Infinite Jest: Brilliant and Hilarious, Tedious and Self-Indulgent. Five Stars

Finishing reading books stops feeling like an accomplishment sometime in your early twenties but there are exceptions. Infinite Jest is a project book. According to the foreword, David Foster Wallace wrote Infinite Jest in three years. I clipped that by about four months. I read an opening chunk on Christmas morning 2013, as I.J. was a requested gift from my mom.(1) I chugged through the last three hundred pages while on a long train trip.

Great books teach you how to read them. Early on I.J. taught me it wasn’t going anywhere, so I didn’t rush. I read other books and picked at it. What I found is that everything about it was dense, too dense at times, but when he was onto an idea that connected, you loved that he got everything out of it, so you can’t read a book like that and wish the claustrophobic portions not to your interest were edited out.(2) It isn’t so much that I.J. is good, then it wouldn’t be tedious, it’s that bits of it are so good, you know you’ll read it again even though portions of it are tedious. It’s called Infinite Jest because it takes so long to read that by the time you finish, you’re ready for a reread because you want to experience again the great parts, and on and on.(3) My favorite parts include the guy who describes the chill dusk,(4) the long bit about how being on the phone is this weird yet firm conviction that even while your attention is shared with ten other things while talking you’re convinced the person on the other side of the line is doing nothing but paying full attention to what you’re saying, and the five pages of Thats.(5) An interesting mark of the kind of book it is is that while portions of the main text feel tedious, some comic gold is to be found in the end notes. There are about 100 pages of end notes and for the most part the longer end notes were especially good. Fiction with end notes? I know, I know.(6)

Most memorable are the profound insights sprinkled in of characters suffering from depression and suicidal thinking, all the more potent given the author’s suicide.(7) Hard not to speculate that he might have drawn from his own experiences when he describes through a character the two forms depression takes: one where joy in life is utterly elusive, sufferers who rarely commit suicide, and the other group who are driven by acute emotional pain to end their lives, who do act on their suicidal thoughts. The analogy in the book is that people don’t jump from buildings to die, they jump from buildings to escape from the fire the building they’re in is engulfed in and then die.

I’m way late onto the D.F.W. bus. I caught wind of him, years ago, but got the impression that he wrote to impress, a common criticism of him, which isn’t exactly unwarranted. I finally decided to check him out after reading an essay by Jonathan Franzen discussing his friend’s death. I got Brief Interviews with Hideous Men out of the library on audio, read by the author. The first story seemed to confirm the bias I had of him. As I recall it was a long heavily descriptive story about a guy in a lawn chair and nothing else happened. The second was a heavily descriptive story, “Forever Overhead,” about a boy jumping off the high dive at a pool on his birthday and nothing else happened and that story instantly became and remains my favorite short story. I felt, after reading that story, that D.F.W. is a writer who covers territory with a certain obsessive compulsive style but he demonstrated, to me, with “Forever Overhead” that he’s capable of perfectly ordering words with absolute sincerity.(8) Once I knew that, I was able to feel like portions of his books weren’t tedious and self-indulgent but just that those portions didn’t speak to me and if I held out and kept reading other portions would in a profound way. I approached I.J. with that in mind and was able to appreciate it and even love it.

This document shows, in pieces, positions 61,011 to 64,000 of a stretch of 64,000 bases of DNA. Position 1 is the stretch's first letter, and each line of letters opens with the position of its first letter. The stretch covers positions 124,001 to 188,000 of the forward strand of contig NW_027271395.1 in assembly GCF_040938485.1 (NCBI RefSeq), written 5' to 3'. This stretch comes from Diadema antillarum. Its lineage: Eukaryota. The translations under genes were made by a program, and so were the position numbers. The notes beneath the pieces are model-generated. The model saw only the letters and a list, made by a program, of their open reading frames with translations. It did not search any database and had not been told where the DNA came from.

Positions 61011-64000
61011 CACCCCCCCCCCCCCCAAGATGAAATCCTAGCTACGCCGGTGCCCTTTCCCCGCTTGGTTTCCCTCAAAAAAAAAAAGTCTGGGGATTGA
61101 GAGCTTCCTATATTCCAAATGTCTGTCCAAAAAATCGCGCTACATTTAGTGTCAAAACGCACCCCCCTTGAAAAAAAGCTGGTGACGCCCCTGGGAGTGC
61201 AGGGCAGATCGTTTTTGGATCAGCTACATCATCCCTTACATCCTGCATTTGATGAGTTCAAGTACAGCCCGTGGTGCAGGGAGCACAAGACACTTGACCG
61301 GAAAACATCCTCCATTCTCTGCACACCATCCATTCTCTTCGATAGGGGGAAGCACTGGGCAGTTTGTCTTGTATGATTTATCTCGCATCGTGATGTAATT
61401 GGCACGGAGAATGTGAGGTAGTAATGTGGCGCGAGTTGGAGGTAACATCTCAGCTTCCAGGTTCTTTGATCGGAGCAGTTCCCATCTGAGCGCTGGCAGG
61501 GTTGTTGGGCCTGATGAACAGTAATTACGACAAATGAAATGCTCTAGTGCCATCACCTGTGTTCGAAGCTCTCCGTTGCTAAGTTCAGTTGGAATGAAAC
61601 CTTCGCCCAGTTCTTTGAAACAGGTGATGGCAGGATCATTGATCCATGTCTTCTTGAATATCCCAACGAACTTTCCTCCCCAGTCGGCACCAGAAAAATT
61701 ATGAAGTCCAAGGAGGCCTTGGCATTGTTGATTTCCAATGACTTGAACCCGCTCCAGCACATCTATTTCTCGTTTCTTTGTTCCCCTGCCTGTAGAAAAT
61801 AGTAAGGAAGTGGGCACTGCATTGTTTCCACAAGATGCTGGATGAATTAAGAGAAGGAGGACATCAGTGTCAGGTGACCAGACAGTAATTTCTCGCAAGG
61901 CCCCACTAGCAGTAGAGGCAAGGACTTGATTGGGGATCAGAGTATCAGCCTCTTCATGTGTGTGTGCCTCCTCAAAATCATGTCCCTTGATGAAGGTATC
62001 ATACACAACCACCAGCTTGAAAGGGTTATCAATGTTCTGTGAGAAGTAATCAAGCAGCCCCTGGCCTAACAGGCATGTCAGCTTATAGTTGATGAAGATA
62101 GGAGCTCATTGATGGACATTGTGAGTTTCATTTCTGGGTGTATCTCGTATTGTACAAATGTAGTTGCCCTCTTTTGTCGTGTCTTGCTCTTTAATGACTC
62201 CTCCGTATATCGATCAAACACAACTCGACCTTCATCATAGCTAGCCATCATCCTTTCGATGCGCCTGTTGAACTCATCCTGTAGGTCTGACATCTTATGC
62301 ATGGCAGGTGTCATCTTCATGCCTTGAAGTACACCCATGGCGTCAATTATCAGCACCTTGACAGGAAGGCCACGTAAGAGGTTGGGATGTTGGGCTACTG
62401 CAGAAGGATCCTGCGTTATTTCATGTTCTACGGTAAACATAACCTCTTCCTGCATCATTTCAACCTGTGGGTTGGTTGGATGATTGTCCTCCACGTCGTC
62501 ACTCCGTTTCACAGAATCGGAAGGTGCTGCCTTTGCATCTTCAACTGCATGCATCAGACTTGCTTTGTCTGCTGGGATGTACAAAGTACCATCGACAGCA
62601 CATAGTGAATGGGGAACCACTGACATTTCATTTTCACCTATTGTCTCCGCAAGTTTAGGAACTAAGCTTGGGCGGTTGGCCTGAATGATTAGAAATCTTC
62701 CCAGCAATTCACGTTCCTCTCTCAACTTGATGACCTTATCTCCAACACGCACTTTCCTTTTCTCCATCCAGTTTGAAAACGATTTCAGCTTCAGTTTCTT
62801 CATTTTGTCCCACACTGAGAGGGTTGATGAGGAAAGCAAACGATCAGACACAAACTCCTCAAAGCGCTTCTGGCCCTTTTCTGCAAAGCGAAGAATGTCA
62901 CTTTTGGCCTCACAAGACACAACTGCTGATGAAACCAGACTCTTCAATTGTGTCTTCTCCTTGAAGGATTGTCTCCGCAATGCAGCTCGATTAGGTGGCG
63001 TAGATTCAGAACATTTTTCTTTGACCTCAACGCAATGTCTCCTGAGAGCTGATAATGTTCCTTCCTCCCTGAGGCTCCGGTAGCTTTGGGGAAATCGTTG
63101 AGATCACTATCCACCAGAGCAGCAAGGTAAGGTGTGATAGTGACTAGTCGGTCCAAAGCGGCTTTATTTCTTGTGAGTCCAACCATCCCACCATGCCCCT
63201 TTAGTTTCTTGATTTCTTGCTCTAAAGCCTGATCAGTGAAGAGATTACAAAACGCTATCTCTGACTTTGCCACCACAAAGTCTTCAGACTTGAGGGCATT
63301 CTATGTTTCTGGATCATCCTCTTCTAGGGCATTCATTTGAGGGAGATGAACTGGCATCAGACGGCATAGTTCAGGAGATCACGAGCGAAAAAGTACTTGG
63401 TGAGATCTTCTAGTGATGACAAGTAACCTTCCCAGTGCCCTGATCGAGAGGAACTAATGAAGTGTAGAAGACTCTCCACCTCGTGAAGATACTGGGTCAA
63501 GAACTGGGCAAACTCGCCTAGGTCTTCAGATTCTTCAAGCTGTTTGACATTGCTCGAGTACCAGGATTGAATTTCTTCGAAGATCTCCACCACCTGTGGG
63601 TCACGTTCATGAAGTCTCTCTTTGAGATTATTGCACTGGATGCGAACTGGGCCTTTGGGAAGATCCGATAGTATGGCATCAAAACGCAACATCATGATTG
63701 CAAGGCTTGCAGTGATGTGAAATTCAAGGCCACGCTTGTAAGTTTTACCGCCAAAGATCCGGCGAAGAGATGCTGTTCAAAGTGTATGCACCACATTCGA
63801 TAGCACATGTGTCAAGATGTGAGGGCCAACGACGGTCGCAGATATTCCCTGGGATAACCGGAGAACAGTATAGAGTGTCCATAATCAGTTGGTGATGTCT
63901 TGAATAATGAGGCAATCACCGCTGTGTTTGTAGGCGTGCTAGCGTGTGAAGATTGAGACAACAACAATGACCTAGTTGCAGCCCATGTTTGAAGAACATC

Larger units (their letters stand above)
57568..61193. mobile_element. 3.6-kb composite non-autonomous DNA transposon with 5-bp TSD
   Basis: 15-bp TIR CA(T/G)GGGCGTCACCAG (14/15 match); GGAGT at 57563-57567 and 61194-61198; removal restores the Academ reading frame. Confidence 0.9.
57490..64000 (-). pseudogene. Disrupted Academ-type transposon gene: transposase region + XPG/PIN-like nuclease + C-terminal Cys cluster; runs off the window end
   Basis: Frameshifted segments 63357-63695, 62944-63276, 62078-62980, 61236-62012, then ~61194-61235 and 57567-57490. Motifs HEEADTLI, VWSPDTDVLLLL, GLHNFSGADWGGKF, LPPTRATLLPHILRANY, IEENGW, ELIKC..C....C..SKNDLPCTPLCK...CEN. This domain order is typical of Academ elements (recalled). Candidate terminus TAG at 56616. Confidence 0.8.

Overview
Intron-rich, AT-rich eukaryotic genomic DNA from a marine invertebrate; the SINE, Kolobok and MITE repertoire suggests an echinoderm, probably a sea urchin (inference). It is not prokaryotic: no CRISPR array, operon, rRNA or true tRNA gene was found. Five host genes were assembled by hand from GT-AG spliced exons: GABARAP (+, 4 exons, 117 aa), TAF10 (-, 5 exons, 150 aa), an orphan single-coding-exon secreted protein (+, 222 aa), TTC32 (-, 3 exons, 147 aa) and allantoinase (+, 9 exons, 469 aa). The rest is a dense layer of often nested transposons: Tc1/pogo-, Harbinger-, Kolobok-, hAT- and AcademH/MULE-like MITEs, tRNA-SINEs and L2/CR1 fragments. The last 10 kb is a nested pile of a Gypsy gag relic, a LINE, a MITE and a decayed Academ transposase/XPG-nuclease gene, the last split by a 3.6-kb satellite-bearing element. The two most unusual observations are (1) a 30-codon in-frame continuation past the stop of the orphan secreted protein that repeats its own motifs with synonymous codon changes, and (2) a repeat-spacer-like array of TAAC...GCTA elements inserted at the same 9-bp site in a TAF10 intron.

End Notes

(1) I.J. would have been an expensive library book.

(2) Of course you can; what I’m really suggesting is that you don’t.

(3) I’ve waited two and a half years to make that joke.

(4) He doesn’t actually use the phrase “chill dusk.”

(5) The Thats are exotic facts you’ll acquire if you spend time at Ennett House, a Substance-recovery halfway facility that features in the book, one of my favorites was “That God might regard the issue of whether you believe there’s a God or not as fairly low on his/her/its list of things s/he/it’s interested in re you.”

(6) Who reads end notes?

(7) David Foster Wallace committed suicide in 2008. He had recently stopped taking medication he’d been on for most of his life to control his severe depression. According to author friend Jonathan Franzen for a variety of reasons, one a worry the meds were stifling his creativity but another one was worry over the long term effects of the level of medication he was on, which was advisement straight from his doctor.

(8) Anyone who reads this blog regularly might recall an older entry about “Forever Overhead,” which can be found here: Within that blog is a link to the youtube video of D.F.W. reading the story, which I recommend as a wonderful way to spend around fifteen minutes.


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